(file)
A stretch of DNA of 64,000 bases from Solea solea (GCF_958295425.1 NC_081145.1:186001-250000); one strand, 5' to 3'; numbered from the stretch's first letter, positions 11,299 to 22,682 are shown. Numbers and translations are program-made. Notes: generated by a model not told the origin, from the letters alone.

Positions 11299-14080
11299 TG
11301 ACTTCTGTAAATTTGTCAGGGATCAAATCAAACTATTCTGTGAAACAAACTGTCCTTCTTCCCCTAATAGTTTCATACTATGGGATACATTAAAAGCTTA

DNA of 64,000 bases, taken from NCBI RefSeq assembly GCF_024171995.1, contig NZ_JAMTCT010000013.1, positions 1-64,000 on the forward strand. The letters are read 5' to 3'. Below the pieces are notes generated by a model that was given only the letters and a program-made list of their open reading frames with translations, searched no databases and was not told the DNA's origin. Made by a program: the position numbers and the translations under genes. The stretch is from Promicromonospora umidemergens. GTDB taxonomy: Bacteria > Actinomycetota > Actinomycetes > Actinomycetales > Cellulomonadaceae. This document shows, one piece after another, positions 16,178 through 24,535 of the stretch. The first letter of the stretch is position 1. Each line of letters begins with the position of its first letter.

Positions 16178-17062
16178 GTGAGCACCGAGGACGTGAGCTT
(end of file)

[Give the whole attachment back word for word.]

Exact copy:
A stretch of DNA of 64,000 bases from Solea solea (GCF_958295425.1 NC_081145.1:186001-250000); one strand, 5' to 3'; numbered from the stretch's first letter, positions 11,299 to 22,682 are shown. Numbers and translations are program-made. Notes: generated by a model not told the origin, from the letters alone.

Positions 11299-14080
11299 TG
11301 ACTTCTGTAAATTTGTCAGGGATCAAATCAAACTATTCTGTGAAACAAACTGTCCTTCTTCCCCTAATAGTTTCATACTATGGGATACATTAAAAGCTTA

DNA of 64,000 bases, taken from NCBI RefSeq assembly GCF_024171995.1, contig NZ_JAMTCT010000013.1, positions 1-64,000 on the forward strand. The letters are read 5' to 3'. Below the pieces are notes generated by a model that was given only the letters and a program-made list of their open reading frames with translations, searched no databases and was not told the DNA's origin. Made by a program: the position numbers and the translations under genes. The stretch is from Promicromonospora umidemergens. GTDB taxonomy: Bacteria > Actinomycetota > Actinomycetes > Actinomycetales > Cellulomonadaceae. This document shows, one piece after another, positions 16,178 through 24,535 of the stretch. The first letter of the stretch is position 1. Each line of letters begins with the position of its first letter.

Positions 16178-17062
16178 GTGAGCACCGAGGACGTGAGCTT